To prevent the transmission of the virus to another person, it is vital that precautions are taken to ensure that no one is at risk of contact with infected blood. The hepatitis B virus can remain ‘live’ in dried blood for a number of days, possibly weeks.5, 6 Hepatitis B is not spread by contaminated food or water, nor through social contact hugging, holding hands.
Symptoms of hepatitis B can develop within 1-6 months (incubation period) and can include: nausea, vomiting, fever, fatigue, yellowing of the skin and whites of the eyes, dark urine, pale stools, general feeling of ‘unwell’.4 Approximately 90% of all healthy adults will clear HBV within 3-6 months and the immune system will then prevent further infection.4
For the minority who aren’t able to clear HBV, it is deemed a chronic infection. Treatment may be necessary and the individual will continue to be infectious.
Babies and children with hepatitis B are more likely to develop a chronic infection. The virus remains long-term in over 90% of babies infected from their mothers, unless they receive an antibody injection and standard immunisation at birth.4
Only 5% of people infected with hepatitis B will go on to develop a chronic infection.4
You can go to your local doctor’s surgery, drug service, genitourinary medicine (GUM) clinic or sexual health clinic for help and advice. A blood test can be carried out to check if you have hepatitis B or have had it in the past. The hepatitis B vaccine may also be recommended to reduce your risk of infection if you do not have the virus but remain at high risk of exposure.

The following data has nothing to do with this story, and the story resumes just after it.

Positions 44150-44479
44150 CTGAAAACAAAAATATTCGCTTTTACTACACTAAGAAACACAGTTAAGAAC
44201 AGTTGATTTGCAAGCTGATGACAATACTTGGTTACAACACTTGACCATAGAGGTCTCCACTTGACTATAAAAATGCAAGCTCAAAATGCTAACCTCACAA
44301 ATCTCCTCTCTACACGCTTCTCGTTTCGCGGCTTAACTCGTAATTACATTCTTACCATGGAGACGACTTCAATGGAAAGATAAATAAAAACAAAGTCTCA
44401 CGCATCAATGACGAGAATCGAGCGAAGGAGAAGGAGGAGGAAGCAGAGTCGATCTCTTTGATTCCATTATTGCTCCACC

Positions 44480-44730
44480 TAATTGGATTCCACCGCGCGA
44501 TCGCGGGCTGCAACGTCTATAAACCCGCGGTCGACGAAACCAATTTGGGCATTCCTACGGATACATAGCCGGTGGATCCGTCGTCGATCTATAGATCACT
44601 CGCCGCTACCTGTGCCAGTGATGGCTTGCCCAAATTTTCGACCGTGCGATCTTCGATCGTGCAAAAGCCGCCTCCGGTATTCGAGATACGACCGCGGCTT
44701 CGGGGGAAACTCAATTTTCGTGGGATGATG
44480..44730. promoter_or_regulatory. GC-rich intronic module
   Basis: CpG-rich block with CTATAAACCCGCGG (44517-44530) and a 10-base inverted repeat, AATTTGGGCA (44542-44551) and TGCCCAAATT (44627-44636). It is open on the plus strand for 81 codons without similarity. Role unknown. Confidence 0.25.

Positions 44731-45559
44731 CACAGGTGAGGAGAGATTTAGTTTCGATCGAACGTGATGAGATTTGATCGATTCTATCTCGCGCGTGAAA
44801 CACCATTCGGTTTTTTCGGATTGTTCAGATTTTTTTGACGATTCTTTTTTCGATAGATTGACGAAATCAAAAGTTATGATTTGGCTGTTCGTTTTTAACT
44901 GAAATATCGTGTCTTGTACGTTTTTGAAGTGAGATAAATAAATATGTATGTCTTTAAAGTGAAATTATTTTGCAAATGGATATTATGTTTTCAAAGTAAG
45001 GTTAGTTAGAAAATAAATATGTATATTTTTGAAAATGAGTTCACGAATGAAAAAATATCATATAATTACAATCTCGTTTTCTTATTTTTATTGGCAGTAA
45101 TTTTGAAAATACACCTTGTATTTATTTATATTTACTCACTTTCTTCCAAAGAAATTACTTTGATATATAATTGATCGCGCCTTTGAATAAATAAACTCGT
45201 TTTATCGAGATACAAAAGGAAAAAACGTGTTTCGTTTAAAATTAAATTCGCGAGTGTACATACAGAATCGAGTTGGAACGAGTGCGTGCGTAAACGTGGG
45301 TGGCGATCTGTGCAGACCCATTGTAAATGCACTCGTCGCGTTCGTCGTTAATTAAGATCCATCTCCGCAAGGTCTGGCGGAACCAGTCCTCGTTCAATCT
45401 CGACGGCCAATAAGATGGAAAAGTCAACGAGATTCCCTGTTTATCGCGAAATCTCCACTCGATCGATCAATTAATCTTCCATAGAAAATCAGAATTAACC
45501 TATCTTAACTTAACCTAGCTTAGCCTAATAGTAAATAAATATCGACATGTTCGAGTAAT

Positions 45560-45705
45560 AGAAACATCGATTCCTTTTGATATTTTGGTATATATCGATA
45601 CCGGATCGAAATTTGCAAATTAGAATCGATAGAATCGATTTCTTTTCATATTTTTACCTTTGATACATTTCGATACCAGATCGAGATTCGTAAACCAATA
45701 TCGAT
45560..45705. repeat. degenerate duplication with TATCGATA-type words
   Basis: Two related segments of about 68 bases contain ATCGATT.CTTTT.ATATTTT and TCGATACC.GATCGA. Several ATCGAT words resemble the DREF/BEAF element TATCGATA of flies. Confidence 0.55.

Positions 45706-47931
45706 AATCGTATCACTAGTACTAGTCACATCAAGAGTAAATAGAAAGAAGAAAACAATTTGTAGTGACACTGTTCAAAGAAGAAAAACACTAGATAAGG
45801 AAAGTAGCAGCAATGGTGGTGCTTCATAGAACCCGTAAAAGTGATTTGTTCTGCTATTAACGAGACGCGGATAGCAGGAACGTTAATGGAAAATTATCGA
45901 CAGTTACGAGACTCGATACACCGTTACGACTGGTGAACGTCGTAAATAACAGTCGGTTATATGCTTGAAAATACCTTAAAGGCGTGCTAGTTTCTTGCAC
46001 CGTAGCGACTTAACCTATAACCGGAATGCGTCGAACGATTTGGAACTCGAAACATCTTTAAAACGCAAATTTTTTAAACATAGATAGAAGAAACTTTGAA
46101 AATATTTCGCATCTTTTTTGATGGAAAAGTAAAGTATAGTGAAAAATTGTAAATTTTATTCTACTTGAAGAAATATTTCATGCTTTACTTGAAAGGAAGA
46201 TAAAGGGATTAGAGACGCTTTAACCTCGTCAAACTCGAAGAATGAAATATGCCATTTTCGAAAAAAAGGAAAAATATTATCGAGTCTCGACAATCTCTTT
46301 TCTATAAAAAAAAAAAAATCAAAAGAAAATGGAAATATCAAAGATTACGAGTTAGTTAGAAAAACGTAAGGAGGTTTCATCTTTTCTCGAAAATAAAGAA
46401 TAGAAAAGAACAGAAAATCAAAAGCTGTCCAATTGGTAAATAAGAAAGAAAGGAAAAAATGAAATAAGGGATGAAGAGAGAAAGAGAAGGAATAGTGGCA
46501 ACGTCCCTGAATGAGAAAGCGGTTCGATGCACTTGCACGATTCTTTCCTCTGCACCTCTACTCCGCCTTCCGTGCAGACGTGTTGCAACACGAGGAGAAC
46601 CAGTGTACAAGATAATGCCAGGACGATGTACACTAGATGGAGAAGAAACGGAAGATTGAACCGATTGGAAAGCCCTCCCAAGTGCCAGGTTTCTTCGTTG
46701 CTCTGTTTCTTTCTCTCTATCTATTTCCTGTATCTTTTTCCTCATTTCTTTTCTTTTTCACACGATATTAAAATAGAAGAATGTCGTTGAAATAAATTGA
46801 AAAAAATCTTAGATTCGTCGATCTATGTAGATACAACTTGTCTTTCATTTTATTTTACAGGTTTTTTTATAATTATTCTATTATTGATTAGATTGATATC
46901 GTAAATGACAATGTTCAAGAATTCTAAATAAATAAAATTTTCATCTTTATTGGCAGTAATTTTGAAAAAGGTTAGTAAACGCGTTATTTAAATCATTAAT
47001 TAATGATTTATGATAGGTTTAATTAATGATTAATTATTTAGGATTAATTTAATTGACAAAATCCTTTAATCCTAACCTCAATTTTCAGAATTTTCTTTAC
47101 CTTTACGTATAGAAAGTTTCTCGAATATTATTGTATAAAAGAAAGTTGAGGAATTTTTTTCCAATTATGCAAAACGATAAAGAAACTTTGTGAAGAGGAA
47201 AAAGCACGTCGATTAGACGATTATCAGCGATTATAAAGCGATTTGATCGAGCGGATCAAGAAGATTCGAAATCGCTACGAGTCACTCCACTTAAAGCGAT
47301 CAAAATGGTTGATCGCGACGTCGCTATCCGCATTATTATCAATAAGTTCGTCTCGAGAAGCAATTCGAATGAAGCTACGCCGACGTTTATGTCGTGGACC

There is no specific treatment to clear acute HBV from the body, nor is there treatment which will prevent it from becoming persistent, but keeping hydrated and taking pain relief will ease some of the symptoms. NB: alcohol and smoking should be avoided.7 Treatment for chronic HBV aims to stop or reduce the activity and replication of the virus, thus limiting the damage to the liver. A hepatologist (liver specialist) or gastroenterologist will advise on treatment, which is usually long-term.7
If the HBV causes severe damage to the liver and the scarring is advanced (cirrhosis), a transplant may be an option.8
The prognosis can be very good, but it must be remembered that the new liver may also eventually become damaged by the persistent HBV. Lifestyle changes should be made by anyone suffering from chronic HBV, whereby a healthy balanced diet should be adhered to. Alcohol consumption and smoking should be avoided completely as these factors will increase the risk and speed of developing cirrhosis. The liver will already be inflamed due to the presence of the hepatitis B virus.7